As we start the month of April, it is the time of year when the weather is getting warmer and people are going outside again. Everyone is going on vacations, swimming in the pool or washing the car. 

At the watch shop, it is “wet watch season.” This week we are going to go over the “myth of water resistance.”  This is a topic that I’ve covered many times, but his week we will go over some of the causes and how customers misunderstand exactly what water resistance means.

I get this same call at least once a month. The customer just noticed that his watch has suddenly “fogged up” after he took a shower, went swimming, got caught in the rain, etc. Most of the time, they say that the watch has been perfect for “years” and has never done this before.  

They have been showering or swimming with it on and now are a bit puzzled as to why it is wet. I tell them that if you notice a lot of condensation under the crystal or water on the dial, it needs to be serviced immediately. The longer you wait, the more likely to have major rust damage, damage to the dial and hands, so it needs to get here in a hurry.  I always tell them that I will clean the watch as soon as it arrives. They go to the head of the line when it’s wet.

For example, the crystal pictured below came in on a good-looking mans Datejust for a simple overhaul. I did the normal service, buffed and polished the case, buffed the crystal and did the pressure test. Nothing out of the ordinary.

The crystal looked perfect from the top, the buffing removed any surface scratches and I thought we were good to go. I put the case into my pressure tester and it promptly flunked very badly! There was a slight crack in the crystal that was covered up by the front bezel. If this customer would have continued to wear this watch and happened to jump into the shower, or worse, the pool, then this simple overhaul would have not been so simple after all. I promptly replaced the crystal and re-pressure tested it and we were back in business.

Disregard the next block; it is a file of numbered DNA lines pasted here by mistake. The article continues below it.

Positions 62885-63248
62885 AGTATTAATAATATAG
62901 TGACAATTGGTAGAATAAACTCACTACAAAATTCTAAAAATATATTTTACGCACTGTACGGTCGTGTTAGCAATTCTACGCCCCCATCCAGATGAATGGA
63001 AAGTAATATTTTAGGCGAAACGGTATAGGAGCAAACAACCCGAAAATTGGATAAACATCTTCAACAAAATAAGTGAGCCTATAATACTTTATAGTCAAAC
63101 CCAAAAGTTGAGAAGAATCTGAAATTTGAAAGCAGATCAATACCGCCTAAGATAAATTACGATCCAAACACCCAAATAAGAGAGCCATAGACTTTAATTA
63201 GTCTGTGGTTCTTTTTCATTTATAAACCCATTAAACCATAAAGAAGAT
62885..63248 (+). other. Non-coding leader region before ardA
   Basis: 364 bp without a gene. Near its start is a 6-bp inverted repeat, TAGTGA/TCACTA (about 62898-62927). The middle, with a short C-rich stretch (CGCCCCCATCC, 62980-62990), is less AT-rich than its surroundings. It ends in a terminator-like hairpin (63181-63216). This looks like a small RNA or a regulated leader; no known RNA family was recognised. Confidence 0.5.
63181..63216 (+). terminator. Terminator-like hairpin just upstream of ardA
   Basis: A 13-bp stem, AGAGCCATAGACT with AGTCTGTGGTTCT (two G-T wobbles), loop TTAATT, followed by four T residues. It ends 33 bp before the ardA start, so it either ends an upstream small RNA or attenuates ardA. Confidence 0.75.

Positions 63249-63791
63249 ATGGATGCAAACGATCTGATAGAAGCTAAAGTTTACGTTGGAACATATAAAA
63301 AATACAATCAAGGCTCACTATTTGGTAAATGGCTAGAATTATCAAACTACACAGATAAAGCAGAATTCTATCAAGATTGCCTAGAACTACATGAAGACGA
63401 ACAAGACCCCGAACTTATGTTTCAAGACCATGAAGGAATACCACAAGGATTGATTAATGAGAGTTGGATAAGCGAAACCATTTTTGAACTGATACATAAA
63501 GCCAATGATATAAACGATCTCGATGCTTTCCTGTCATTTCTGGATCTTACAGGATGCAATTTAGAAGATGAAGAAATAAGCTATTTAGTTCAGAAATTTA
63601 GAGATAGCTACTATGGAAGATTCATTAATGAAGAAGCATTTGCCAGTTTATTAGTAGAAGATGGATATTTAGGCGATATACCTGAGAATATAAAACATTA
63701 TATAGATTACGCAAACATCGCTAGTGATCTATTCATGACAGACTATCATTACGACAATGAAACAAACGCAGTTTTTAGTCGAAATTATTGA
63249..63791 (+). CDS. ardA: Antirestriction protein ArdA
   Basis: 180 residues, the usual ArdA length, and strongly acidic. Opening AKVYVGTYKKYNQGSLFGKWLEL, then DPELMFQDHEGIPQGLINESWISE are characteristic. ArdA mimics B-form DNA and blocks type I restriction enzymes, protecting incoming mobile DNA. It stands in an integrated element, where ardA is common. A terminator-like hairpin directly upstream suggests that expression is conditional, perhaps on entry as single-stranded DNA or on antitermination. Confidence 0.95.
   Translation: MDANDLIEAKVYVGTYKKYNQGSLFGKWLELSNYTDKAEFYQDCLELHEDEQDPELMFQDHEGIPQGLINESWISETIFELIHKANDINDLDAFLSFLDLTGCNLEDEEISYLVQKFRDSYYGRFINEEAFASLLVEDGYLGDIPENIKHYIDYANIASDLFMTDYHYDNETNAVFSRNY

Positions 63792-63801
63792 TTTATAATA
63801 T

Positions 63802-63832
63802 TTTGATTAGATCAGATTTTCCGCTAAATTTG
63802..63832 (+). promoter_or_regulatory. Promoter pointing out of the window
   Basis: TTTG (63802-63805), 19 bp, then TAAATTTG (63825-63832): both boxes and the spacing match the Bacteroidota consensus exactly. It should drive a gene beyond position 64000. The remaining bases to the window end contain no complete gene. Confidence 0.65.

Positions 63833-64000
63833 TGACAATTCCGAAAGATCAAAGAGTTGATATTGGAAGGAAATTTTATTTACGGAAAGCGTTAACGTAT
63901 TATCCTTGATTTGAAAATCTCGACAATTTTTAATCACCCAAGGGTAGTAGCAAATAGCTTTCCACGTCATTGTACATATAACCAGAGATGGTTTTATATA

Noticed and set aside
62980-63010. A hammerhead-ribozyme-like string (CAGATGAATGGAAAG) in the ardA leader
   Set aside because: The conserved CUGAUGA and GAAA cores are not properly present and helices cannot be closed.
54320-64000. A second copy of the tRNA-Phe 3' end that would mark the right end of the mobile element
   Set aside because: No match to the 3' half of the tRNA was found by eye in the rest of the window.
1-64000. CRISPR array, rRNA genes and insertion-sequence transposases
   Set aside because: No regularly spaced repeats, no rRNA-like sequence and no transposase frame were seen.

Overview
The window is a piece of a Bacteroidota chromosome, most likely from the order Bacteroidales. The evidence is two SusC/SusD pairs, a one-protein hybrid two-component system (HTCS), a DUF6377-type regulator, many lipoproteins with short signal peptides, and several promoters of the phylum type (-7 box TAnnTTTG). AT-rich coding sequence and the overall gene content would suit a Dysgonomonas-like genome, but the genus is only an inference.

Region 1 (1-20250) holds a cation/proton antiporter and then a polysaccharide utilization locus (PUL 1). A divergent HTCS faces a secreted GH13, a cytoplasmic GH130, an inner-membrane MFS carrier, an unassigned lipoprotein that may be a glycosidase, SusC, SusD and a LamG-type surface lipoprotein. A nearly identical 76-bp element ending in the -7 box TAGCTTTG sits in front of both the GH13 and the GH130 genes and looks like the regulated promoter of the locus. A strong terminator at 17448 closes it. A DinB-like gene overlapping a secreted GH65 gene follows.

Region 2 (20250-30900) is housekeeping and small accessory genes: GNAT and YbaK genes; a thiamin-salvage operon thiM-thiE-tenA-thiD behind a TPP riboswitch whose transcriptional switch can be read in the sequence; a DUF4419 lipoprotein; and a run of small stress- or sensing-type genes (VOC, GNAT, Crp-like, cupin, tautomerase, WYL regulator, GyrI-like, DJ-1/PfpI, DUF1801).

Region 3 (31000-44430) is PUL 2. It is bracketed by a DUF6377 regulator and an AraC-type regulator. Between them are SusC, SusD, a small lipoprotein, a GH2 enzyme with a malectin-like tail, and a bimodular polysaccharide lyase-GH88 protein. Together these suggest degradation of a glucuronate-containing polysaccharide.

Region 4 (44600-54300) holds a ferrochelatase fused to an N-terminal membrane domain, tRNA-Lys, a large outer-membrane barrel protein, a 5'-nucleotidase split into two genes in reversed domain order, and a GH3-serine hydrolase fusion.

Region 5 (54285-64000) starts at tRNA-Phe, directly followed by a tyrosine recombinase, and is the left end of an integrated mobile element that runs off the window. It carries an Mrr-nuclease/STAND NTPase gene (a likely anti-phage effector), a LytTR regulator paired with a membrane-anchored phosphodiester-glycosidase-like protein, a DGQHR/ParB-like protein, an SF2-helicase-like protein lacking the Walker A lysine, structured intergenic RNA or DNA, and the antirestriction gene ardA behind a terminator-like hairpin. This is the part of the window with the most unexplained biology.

Please notice the small crack in the side of this Rolex plastic crystal

Your watch can leak from three places on the case:

  1. Crystal
  2. Crown/case tube
  3. Case back

During a Rolex overhaul, I change the case back gasket, the case tube gasket and also the gasket that is inside the crown. The case tube itself needs to be checked to make sure the inside and outside threads are still in good condition.

Different types of gaskets that are used on a typical Rolex

Rolex gaskets in good condition
Badly stretched and brittle case gaskets. These are a major reason that a watch is not watertight.
Badly worn case tube and brittle old case tube gasket.
Case back threads that are badly rusted. It’s just about impossible to seal this back to keep it watertight.
Case threads that are badly pitted and rusty
Badly damaged Rolex dial with all of the paint peeling off after it was full of water.
Rust damage on the barrel bridge and mainspring
Date badly rusted from a bad case tube gasket

Even though your Rolex (or other fine watch) is water resistant, it needs to be serviced every few years to change the gaskets and have it pressure tested. Even after all of these precautions are done, I still suggest that EVERY watch that I repair stays out of water. I have just seen too many fine watches ruined by water over the years to ever take a chance on getting it wet.

CHARLEY PHOTO OF THE WEEK: April is birthday month for two of our employees. Tom’s birthday was on Monday and Charley’s is next week.